Biden admin offers temporary fix to Afghan refugees in limbo
The Biden administration announced Friday a plan to allow Afghan refugees who fled their homes for safety to temporarily extend their time in the U.S. as they face uncertainty about their future.
Why it matters: Thousands of refugees, many of whom served alongside American troops as interpreters during the decades-long war, faced the prospect of soon having to return to Afghanistan — now in the Taliban’s draconian grip.
- "The amount of stress, trauma this uncertainty is causing these Afghans is enormous," Mustafa Babak, the executive director of the Afghan-American Foundation, told Axios before the announcement.
The big picture: Since the U.S. chaotically withdrew its final forces from Afghanistan in August 2021, lawmakers in Washington have failed to pass legislation that would carve out pathways to permanent residency for the thousands of Afghans evacuated to the U.S.
- Those Afghans, many of whom faced potential reprisals from the Taliban, were resettled in the U.S. using a short-term mechanism known as parole.
- The parole program, which provided protection from deportation and the ability to work for two years, allowed the U.S. to avoid the typical years-long visa process.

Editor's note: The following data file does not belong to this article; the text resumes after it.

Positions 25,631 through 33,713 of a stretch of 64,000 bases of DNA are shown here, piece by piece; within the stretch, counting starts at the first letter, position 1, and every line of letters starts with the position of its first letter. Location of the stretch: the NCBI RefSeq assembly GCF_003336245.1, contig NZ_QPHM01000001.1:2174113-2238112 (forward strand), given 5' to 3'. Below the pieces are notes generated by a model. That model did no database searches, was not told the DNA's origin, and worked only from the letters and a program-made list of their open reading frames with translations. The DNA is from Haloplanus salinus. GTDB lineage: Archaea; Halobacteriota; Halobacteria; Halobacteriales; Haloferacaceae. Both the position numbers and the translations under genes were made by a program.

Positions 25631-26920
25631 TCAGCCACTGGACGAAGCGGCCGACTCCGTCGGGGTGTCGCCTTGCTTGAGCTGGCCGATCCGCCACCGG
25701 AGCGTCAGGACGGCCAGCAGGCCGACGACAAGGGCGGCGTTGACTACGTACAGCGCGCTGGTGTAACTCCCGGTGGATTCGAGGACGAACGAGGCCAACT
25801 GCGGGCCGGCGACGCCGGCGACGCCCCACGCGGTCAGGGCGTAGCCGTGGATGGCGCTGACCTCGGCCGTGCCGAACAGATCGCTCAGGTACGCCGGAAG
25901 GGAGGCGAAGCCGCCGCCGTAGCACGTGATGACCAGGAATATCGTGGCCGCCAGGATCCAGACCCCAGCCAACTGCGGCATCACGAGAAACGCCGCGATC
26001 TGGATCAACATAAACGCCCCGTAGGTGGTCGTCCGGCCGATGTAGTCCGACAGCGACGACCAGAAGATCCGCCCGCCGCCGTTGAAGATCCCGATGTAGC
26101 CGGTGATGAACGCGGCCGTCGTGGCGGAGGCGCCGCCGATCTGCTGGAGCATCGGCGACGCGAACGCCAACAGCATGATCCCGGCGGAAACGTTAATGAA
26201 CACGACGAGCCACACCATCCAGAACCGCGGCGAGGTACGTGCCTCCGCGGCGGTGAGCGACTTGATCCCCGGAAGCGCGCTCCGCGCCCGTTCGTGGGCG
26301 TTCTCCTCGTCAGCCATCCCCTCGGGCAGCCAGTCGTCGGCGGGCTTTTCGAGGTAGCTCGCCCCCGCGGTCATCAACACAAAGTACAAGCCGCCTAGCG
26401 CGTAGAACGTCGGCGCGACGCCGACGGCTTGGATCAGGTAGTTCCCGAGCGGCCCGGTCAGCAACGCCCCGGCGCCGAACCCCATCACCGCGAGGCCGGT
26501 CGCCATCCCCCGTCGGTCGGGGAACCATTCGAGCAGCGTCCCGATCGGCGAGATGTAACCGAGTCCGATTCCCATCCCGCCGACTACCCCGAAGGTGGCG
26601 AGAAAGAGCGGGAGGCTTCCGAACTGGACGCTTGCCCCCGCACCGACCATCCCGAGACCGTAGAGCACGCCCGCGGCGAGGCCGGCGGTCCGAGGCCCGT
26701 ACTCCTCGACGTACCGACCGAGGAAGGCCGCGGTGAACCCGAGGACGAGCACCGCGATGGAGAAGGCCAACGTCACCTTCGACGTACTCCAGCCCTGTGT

- But for thousands of Afghans, that parole expires this summer, which left their ability to work, send their kids to school, and stay in the country in limbo, Babak said.
Driving the news: Eligible Afghans in the U.S. will be able to re-apply for parole starting in June, the Department of Homeland Security said in a press release Friday.
- Applications will be considered on a "case-by-case basis for urgent humanitarian reasons and significant public benefit," it added, noting that additional details would be released soon.
- CBS News first reported the news earlier this week.
Yes, but: Parole is a temporary measure and leaves Afghan refugees without a long-term solution.
- DHS has encouraged Afghan refugees to apply for the special immigrant visa or asylum, but both processes are backlogged and lengthy, sometimes taking years to complete.
- Refugee organizations and even former military leaders have called on Congress to pass the Afghan Adjustment Act, which would provide quicker pathways to permanent status for Afghans already in the U.S.
What they're saying: "While mechanisms like re-parole provide some protection to resettled Afghans in the U.S., they do not provide long-term and sustainable safety and stability for this vulnerable population," Babak said in a statement following the announcement.
- Babak urged Congress to pass the AAA "to reaffirm the U.S.’s commitment and to fulfill our promise to providing long-term protection and safety to our Afghan allies."
Background: The AAA stalled in December after it was excluded from the omnibus spending bill amid opposition from some Republicans.
- A spokesperson for Sen. Amy Klobuchar (D-Minn.), one of the lawmakers who introduced the bipartisan bill last year, confirmed to Axios that efforts are underway to reintroduce the legislation in the new Congress.
- Sen. Jeanne Shaheen (D-N.H.), who had co-sponsored the AAA, told Axios before Friday's announcement that extending parole was a "necessary step" in the absence of congressional action to provide a permanent solution.
- "We owe the people we evacuated in August 2021 and who have settled into communities across America the peace of mind that they are safely out of harm’s way," she added.